Geothermal Energy Looks to Expand Reach in the United States

The use of geothermal energy is on the rise in the United States, setting the stage to make the geothermal energy industry a powerful source of employment.
Kevin Howard

The use of geothermal energy is on the rise in the United States. Major universities are in the process of developing and building their own geothermal energy plants while legislation is being drafted to help the industry, including tax breaks and allowances for ease of development. All of this is setting the stage to make the geothermal energy industry a powerful source of employment, especially for those in the oil and gas industry who have lost their jobs during the COVID-19 pandemic.

Potential Geothermal Job Growth

The oil and gas industry has experienced a downturn amid COVID-19 that is set to rival the oil price crash of 20102015, when the industry recorded a loss of 60,000 of its 200,800 jobs. Meanwhile, California has lost nearly 20% of the state’s total clean energy workforce, which is more than 100,000 jobs. The state lost more than three times as many jobs as any other state in the United States. Geothermal can potentially replace all these jobs lost within the next 10 years, but decisive policy support is required to make it happen.

New Business in Geothermal Development

Geothermal energy is seeing increasing interest in regions across the United States for everyone from homeowners, state and local governments, and academic institutions. Cornell University in Ithaca, New York, and West Virginia University (WVU) in Morgantown, West Virginia, are both keen on setting up Deep Direct-Use (DDU) for their campuses.

Cornell University has conducted a two-year feasibility study to completely heat and cool its campus with renewable energy. Several years ago, the university implemented renewable direct-use cooling throughout its campus; now it’s exploring the use of geothermal energy for direct-use to provide 50 MW(th) of base-load heating for the campus. Bioenergy generated from Cornell’s farms and food waste is being evaluated for providing peak heating needed for the approximately 20 extremely cold days that occur yearly.

According to the study Earth Source Heat: Feasibility of Deep Direct-Use of Geothermal Energy on the Cornell Campus, the university has “already created the sustainable, emissions-free lake source cooling system we now explore Deep Direct-Use (DDU) as part of a hybrid system: an engineered geothermal system (EGS) for base-load district heating, and biomass combustion for peak demand.”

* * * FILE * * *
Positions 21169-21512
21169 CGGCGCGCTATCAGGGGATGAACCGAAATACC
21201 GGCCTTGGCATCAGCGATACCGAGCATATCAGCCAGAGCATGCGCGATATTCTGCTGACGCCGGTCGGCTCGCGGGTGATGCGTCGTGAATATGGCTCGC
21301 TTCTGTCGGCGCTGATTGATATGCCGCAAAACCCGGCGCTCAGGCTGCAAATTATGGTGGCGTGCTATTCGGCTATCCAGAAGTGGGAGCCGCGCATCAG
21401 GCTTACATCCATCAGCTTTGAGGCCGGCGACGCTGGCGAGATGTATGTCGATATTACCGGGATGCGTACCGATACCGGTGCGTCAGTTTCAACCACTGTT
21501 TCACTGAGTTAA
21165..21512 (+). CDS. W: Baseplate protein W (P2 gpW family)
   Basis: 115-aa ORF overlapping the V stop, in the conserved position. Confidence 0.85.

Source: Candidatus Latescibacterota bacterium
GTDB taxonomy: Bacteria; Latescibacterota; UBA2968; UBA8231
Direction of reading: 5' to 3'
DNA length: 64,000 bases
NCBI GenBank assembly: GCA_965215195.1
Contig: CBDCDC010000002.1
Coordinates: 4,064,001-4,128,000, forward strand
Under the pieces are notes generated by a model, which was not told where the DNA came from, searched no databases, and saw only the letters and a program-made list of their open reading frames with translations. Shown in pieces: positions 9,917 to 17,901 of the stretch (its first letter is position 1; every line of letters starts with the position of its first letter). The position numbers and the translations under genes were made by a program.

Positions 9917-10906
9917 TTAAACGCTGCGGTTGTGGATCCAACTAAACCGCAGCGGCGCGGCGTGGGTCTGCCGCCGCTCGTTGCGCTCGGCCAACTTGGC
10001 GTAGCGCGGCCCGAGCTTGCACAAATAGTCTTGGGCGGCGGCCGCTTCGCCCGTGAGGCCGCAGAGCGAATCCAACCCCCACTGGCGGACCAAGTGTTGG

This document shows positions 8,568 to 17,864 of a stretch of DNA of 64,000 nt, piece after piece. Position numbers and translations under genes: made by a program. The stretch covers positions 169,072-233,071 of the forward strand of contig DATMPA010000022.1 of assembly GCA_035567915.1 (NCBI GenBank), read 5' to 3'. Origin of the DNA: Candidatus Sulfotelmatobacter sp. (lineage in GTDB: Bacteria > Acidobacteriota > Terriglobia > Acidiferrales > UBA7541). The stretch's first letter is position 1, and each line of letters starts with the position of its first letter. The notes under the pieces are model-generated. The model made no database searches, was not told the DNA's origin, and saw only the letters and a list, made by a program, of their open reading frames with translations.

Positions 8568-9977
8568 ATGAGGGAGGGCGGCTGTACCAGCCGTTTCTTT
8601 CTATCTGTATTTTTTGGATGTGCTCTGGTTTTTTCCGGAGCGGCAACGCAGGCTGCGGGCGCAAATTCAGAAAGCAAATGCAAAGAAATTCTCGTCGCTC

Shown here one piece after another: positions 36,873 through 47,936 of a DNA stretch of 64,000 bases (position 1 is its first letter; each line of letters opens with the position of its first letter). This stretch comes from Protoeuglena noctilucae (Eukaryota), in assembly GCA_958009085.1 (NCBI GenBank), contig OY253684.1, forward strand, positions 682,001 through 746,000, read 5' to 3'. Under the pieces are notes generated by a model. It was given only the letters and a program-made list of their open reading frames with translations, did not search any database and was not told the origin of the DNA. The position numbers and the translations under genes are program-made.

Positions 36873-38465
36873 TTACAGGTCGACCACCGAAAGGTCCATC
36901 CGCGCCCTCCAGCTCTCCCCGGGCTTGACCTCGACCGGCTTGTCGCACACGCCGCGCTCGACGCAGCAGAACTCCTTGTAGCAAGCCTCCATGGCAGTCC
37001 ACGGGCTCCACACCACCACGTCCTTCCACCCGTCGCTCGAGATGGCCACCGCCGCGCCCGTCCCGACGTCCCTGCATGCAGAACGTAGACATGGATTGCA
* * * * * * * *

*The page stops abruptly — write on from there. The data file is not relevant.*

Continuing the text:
WVU is also hoping that the use of a DDU will help with heating costs in the long run. As stated in the report Feasibility of Deep Direct Use Geothermal on the WVU Campus-Morgantown, WV, WVU was chosen because of the “optimal and unique combinations of critical factors necessary to develop deep direct use geothermal.”

The planned system to be implemented is unique because it will allow geothermal heat to be used as both a heating and an energy source for absorption cooling, allowing amortization of systems costs within a full 12-month year.

With these feasibility studies completed, it is now possible to put the previous employees of the now idle rigs in the Northeast and Midwest to work — with the oil and gas industry in a lull, geothermal can replace these lost jobs permanently, while building clean energy infrastructure that will benefit the United States for decades to come.

Legislation to Benefit the Geothermal Industry

Geothermal Rising is supporting a wide array of legislation to help with the growth of geothermal. Action needs to be taken now due to the severity of the COVID-19 pandemic.

The Moving Forward Act would allow geothermal technologies to access an investment tax credit at a 30% level through January 1, 2028, and all energy credits can elect for direct pay. It would also allow expedited permits for geothermal projects on federal lands, give the Department of the Interior some flexibility on rental rates, and set a goal of no less than 25 GW of wind, solar, and geothermal on federal lands by 2025. It also aims to promote co-production of geothermal energy on oil and gas leases, and allows for non-competitive leases on adjoining lands for geothermal.

The Advancing Geothermal Innovation Leadership Act of 2019 looks to advance geothermal energy resources from direct use to power production. The act is meant to grow geothermal technologies with new research and demonstrate new geothermal capabilities.

The Advanced Geothermal Research and Development Act of 2019 would increase geothermal energy development while lowering the cost of development. The bill would also continue the operation of the Utah-based Frontier Observatory for Research in Geothermal Energy (FORGE) site, as well as create a co-production of geothermal energy and critical minerals initiative.

Another bill, Enhancing Geothermal Production on Federal Lands Act, amends the Geothermal Steam Act of 1970 to facilitate the exploration for geothermal resources on federal lands. It would remove barriers for geothermal activities on federal lands by streamlining the discovery and permitting process.

Geothermal Rising is also supporting two pieces of tax legislation: the Growing Renewable Energy and Efficiency Now (GREEN) Act and the Energy Sector Innovation Credit (H.R.5523).